Common sense is also very underestimated. the very word makes it sound like it's just hanging around everywhere, but it's quite rare; that sort of practical ability to find a middle line. The quality of my enthusiasm being greater than my fear and my common sense are the two only real qualities that I have that distinguishes myself as someone who can have an ongoing career as a filmmaker. And to know what's achievable. All those sort of very dull things. I'm really practical. I'm very, very deeply practical and have great capacity to work out what can fit into what size box. I think so many people are creative; everybody is and I'm just only as creative as anybody else, but just with those different qualities of being fearless at the right time and having lots of common sense.

A big thank you to Deb Verhoeven for Jane Campion; I'm finding it fascinating. 

Jane Campion's new feature Bright Star will be released later this year (June, in Australia first, according to imdb).


Comments

Popular posts from this blog

Safety in Paradise?

Children play in safety on the beach beyond my window. Some aren't safe at home, but they do not die in rocket attacks. Along our promenade, this year’s most sustained sirens wailed from motorbike cavalcades, as they escorted royalty to and from the airport. At school, our children may arrive hungry. But they're safe from abduction. The closest I’ve ever been to a war is my parents' silence about 'their' war, refuge women's stories about men returned from wars and Bruce Cunningham’s stories, after I met him selling Anzac poppies. (He was a Lancaster pilot in World War II and then a prisoner-of-war and I’m making a short doco about him.)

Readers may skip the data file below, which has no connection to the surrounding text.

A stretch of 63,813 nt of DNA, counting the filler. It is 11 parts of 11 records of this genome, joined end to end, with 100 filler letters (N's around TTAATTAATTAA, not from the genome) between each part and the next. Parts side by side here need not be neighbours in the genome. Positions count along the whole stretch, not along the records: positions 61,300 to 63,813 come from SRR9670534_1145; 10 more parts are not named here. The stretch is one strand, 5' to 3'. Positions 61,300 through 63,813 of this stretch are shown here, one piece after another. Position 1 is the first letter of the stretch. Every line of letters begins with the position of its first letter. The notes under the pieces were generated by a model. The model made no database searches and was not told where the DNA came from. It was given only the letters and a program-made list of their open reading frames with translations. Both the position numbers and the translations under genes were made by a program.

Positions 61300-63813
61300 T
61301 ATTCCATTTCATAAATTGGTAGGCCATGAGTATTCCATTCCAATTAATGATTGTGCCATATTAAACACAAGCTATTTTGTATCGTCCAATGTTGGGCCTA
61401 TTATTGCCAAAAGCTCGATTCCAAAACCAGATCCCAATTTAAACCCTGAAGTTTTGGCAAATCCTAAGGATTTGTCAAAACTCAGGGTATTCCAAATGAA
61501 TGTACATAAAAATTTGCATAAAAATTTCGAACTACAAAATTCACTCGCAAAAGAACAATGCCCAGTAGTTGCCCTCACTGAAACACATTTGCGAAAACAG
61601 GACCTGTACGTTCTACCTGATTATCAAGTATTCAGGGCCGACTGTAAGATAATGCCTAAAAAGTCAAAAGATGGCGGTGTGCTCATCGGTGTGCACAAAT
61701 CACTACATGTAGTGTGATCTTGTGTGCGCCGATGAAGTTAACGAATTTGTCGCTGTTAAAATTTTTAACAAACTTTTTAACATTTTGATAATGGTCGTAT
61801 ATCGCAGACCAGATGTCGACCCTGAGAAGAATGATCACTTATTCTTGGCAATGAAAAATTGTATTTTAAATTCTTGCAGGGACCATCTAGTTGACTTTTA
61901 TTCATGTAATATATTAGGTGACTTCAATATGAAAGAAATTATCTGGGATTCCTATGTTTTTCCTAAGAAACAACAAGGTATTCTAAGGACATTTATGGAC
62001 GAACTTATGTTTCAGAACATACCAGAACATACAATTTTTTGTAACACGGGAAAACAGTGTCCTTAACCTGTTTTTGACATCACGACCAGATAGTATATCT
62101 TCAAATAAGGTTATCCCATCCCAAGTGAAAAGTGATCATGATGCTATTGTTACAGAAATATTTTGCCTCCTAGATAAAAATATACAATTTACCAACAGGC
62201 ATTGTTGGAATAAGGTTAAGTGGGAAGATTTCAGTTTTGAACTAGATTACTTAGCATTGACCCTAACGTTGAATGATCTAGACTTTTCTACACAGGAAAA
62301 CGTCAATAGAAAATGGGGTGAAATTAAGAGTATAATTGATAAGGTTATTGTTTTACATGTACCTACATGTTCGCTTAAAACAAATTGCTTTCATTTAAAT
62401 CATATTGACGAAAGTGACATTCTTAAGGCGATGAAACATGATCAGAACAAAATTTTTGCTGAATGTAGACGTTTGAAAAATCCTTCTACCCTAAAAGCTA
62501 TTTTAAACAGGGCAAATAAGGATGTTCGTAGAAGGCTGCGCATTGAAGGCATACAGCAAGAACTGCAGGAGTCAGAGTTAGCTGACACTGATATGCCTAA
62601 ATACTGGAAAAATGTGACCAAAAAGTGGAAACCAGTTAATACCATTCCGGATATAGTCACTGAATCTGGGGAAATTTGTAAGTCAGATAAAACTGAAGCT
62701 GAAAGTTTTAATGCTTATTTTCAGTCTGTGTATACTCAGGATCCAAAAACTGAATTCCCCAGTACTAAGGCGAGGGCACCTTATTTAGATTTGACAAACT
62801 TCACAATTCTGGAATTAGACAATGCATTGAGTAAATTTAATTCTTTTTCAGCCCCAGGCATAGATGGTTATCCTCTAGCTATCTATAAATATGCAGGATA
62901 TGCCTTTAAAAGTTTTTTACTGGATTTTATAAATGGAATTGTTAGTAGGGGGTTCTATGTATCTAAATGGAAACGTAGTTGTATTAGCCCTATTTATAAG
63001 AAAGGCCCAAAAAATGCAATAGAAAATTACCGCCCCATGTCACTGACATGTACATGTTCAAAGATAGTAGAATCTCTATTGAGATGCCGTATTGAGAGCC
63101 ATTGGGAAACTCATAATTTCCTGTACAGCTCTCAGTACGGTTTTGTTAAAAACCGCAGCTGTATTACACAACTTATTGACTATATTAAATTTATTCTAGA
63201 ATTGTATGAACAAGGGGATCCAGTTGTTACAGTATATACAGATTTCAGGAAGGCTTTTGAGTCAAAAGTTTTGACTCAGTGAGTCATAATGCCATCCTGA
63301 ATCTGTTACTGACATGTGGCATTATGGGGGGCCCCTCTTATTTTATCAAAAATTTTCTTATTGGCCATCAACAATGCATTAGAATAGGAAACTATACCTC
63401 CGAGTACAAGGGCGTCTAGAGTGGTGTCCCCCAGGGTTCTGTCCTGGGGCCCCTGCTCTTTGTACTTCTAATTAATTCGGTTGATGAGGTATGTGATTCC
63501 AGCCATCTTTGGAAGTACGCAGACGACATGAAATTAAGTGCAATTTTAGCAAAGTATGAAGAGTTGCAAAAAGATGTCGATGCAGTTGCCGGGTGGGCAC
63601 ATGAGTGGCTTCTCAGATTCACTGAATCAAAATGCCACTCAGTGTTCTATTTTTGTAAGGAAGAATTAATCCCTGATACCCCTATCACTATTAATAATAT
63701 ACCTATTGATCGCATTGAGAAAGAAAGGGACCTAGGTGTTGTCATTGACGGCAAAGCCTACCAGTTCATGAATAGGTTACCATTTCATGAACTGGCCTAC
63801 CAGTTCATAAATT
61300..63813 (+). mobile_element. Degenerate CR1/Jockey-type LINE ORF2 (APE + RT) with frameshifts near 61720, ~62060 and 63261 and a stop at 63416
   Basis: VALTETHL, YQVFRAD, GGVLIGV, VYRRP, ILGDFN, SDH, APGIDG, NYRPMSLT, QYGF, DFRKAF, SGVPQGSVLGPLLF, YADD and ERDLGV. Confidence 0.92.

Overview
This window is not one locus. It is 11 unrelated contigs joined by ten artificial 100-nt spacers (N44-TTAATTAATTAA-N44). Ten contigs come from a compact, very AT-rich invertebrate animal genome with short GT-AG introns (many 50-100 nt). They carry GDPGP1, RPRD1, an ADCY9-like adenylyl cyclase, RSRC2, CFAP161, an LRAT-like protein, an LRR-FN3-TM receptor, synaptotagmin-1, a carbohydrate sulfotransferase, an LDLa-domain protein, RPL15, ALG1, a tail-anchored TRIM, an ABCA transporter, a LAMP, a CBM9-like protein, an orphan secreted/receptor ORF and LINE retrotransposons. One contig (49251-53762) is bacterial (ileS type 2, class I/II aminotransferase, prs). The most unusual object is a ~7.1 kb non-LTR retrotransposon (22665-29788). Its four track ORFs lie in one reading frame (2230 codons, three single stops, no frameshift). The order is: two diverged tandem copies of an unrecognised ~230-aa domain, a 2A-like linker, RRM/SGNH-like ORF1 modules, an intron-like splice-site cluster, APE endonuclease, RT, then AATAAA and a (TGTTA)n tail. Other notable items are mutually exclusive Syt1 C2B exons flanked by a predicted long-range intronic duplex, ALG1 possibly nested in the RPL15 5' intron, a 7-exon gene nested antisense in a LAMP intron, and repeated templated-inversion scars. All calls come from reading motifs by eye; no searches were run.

Yes, in many ways Wellington, New Zealand is paradise and I’m blessed to live here and to benefit from love and generosity from women and men, my beautiful sons now among those men. But in an interview with Matthew Hammett Knott earlier this year, I found myself saying–
We have to deal with serial violation, direct and subtle, on…

Women Directors of Feature Films in New Zealand

Last week, two lovely people questioned me about my work. I don't look back at it often, but returned to my PhD thesis and various statistics-oriented posts I'd almost forgotten, like this one and this one. And then remembered a survey that I wrote for Geoff Lealand, the New Zealand editor of the second edition of the Directory of World Cinema: Australia and New Zealand. When I looked at it again, I realised that even in the year since I wrote it lots has changed. (I think you can also tell that I don't enjoy writing 'academic', am much happier in real-time immediate responses). 

So here it is while some of it's still relevant and to accompany Matthew Hammett Knott's interview with me, for his Heroines of Cinema series (blush). 

If I were writing a survey today, I'd include all the short films New Zealand actresses write and direct and theirpotential as multihyphenates. I'd include Marama Killen's self-funded feature, Kaikahu Road. I'd add mor…

NZ Update #3: WIFT New Zealand

This is Part 3 of an NZ Update 4-part series. Part 1 was Gender Breakthrough in New Zealand Film Commission Funding. Part 2 was a letter to Deputy Prime Minister and Minister for Women, Paula Bennett, about the New Zealand Screen Production Grant. Part 4 is a not-quite-A-Z of New Zealand women directors and some writers.

So how has Women in Film & Television New Zealand (WIFTNZ) responded to the lack of gender parity between women and men who write and direct, in particular the lack of gender parity in allocation of taxpayer funding? For example, does it endorse Telefilm Canada's statement, referred to back in Part 1 and to some extent implicit in the New Zealand Film Commission (NZFC)'s latest Annual Report?–
Based on industry recommendations that these two roles require immediate critical attention, gender parity amongst directors and screenwriters was identified as a priority (emphasis added).The simple answer: No-one Knows For Sure. And because of this, I believe it'…